China appears to be building its own Zubr-class assault hovercraft

According to various news outlets, China can now build its own Zubr-class hovercraft domestically using acquired blueprints.
Christopher McFadden
The Zubr-class is the world's biggest hovercraft.

Presidential Press and Information Office/Wikimedia Commons 

Recently released images reveal that China has acquired two new Zubr-class assault hovercraft. Built for speed and capable of carrying tanks and troops, these Soviet-designed hovercraft could give China a significant tactical advantage for amphibious assaults. While out of production for decades since the collapse of the Soviet Union, the existence of these new units may, analysts surmise, indicate that China has the blueprints to make its own.

Six in total

Called the Type 728-class hovercraft by the Chinese, these heavyweight hovercraft can carry up to three tanks or nearly 400 ground troops. China now has six of them, including four supplied by the former Zubr-class shipyards in Crimea. The lightning-fast tank carriers could complicate Taiwan's defense plans by reducing the time of any assault on the main island.

The Zubr-class (Russian for "European Bison") attack hovercraft was developed by the Soviet Union in the 1980s. It is 187 feet (75 meters) long and has a maximum weight of 555 tons. Each Type 728 has five gas turbine engines, two providing lift and three driving three huge 18-foot (5.5-meter) diameter rearward-facing propulsion fans. This gives the Type 728 a top speed of 60 knots, or almost 70 miles per hour (113 kph), on land. Russia, Greece, and China use Zubr-class ships or their derivatives.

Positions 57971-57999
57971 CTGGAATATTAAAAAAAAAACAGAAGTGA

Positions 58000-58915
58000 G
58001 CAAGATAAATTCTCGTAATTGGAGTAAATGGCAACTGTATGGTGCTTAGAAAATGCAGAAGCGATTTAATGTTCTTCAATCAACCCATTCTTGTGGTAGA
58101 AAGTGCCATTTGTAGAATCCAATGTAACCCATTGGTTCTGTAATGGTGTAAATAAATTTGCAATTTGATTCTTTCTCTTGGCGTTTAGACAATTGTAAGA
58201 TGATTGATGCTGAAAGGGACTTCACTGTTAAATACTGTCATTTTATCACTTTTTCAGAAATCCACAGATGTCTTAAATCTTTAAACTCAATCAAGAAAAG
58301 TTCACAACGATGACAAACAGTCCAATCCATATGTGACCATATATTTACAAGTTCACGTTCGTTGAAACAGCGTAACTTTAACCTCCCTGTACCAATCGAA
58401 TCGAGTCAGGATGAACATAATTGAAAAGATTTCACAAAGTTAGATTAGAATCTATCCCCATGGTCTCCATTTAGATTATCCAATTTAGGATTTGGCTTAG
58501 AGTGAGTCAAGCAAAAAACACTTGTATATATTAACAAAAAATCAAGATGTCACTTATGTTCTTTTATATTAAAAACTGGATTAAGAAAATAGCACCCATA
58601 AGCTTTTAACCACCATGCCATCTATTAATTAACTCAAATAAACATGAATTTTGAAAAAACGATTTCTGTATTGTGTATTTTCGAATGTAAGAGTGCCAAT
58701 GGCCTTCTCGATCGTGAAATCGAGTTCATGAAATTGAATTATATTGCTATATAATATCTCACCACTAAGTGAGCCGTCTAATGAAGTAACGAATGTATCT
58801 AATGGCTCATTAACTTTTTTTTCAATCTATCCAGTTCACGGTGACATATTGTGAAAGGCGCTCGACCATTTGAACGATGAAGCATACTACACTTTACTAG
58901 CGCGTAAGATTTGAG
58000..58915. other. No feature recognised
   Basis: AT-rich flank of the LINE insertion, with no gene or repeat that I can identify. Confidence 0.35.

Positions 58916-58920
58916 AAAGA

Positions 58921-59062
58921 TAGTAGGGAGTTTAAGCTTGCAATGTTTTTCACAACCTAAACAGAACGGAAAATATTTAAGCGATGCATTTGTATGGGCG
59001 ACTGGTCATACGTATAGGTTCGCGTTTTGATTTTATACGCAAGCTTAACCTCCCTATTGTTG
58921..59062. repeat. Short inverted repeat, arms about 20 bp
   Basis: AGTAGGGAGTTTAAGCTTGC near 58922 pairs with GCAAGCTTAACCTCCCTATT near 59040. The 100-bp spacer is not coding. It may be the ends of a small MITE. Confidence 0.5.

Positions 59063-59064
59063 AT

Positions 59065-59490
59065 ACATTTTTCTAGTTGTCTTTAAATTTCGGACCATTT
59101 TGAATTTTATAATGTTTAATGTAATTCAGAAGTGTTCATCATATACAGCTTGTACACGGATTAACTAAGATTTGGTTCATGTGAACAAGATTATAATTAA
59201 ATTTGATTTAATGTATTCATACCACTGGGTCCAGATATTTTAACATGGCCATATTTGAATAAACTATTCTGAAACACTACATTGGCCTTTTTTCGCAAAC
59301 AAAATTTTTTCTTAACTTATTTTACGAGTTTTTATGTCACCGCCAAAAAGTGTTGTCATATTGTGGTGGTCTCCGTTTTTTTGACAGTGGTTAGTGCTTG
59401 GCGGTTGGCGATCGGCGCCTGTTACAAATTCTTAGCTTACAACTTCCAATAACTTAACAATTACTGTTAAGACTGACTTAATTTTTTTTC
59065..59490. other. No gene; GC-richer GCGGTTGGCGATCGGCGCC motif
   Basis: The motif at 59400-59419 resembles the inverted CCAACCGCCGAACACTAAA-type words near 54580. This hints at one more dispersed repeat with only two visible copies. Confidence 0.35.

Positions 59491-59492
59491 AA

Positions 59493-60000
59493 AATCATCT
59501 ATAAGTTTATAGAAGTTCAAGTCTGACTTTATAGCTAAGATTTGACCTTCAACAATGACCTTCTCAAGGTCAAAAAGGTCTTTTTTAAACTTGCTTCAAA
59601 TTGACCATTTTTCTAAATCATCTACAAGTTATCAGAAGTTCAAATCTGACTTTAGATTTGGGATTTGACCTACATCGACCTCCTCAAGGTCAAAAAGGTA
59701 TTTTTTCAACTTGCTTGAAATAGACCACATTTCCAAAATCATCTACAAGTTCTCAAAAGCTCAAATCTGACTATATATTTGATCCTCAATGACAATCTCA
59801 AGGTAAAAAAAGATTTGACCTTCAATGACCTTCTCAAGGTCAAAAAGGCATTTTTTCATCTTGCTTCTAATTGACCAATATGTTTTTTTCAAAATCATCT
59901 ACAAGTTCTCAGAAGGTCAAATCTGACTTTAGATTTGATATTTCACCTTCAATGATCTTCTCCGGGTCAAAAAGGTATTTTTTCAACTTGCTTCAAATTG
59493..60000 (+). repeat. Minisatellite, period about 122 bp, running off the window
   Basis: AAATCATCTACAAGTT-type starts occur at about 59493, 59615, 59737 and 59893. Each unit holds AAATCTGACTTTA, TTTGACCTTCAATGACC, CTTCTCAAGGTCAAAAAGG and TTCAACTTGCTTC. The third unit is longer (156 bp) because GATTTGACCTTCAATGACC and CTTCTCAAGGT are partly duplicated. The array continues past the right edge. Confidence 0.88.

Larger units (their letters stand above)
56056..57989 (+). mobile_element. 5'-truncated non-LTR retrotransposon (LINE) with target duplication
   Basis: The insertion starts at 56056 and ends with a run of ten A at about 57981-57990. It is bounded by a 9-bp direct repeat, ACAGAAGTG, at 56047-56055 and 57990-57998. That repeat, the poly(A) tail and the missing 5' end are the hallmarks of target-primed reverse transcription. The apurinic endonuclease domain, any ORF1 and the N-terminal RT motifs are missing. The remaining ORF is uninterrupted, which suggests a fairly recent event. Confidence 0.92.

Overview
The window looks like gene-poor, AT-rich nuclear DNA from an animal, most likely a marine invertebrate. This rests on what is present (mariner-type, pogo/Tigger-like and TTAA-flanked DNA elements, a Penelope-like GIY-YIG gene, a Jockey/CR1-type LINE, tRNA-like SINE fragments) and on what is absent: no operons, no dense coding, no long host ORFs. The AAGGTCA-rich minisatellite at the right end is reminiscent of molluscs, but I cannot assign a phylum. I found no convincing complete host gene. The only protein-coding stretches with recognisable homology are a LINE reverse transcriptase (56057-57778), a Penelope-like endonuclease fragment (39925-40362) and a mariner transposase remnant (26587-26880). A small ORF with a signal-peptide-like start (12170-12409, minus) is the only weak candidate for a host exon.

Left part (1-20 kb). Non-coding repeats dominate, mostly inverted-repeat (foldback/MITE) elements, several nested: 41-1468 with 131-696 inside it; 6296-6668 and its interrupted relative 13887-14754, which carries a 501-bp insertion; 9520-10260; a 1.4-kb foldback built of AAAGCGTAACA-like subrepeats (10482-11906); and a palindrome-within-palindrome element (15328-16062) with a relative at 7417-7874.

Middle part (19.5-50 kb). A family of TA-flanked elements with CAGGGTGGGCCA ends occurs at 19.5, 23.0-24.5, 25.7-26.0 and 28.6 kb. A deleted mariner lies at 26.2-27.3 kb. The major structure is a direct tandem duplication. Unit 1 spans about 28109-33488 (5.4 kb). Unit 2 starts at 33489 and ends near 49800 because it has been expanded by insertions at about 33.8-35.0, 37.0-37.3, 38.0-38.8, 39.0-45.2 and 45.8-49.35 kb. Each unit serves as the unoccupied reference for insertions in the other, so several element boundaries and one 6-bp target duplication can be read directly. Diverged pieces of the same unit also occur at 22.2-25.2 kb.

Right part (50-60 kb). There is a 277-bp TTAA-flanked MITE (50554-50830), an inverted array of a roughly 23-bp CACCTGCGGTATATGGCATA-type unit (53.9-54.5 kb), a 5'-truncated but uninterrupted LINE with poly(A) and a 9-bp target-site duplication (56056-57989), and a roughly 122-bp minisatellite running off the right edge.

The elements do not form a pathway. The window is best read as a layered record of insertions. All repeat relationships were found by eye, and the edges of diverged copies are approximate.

The Type 728 can transport up to 130 tons, including two main battle tanks, ten light armored vehicles, or 386 Marines. It is equipped with four portable surface-to-air missile systems, two AK-630 six-barreled, 30-mm Gatling guns, and two rocket launchers capable of bombarding coastal defenses with salvos of 44 140-mm rockets at a time. After the end of the Cold War, Ukraine inherited shipyards that produced the Zubr. Ukraine agreed in 2010 to build two Zubrs for China, with Ukrainian supervision. China, Popular Mechanics reports, eventually received Zubr blueprints to construct the craft.

Russia's annexation of Crimea in 2014 complicated things for the Zubr shipyard, which was located there. China eventually received all four hovercraft, but the last one was not delivered until 2018. With just four Type 728s, China had limited capability in an all-out invasion of Taiwan, their most logical purpose. Given China's massive industrial capacity, something seemed to be holding it back from producing more.

To attack Taiwan?

Type-728 hovercrafts help transport troops from the Chinese mainland to Taipei. Six hovercrafts making two daily trips could land 4,632 Chinese Marines in Taiwan.

However, military analysts believe China may target Kinmen Island to coerce Taiwan into surrender rather than launching an all-out invasion of Taiwan. Kinmen Island, with a population of 127,000 and under Taiwanese control, is located just six miles off the coast of China and can be reached in ten minutes by a Type-728 hovercraft.

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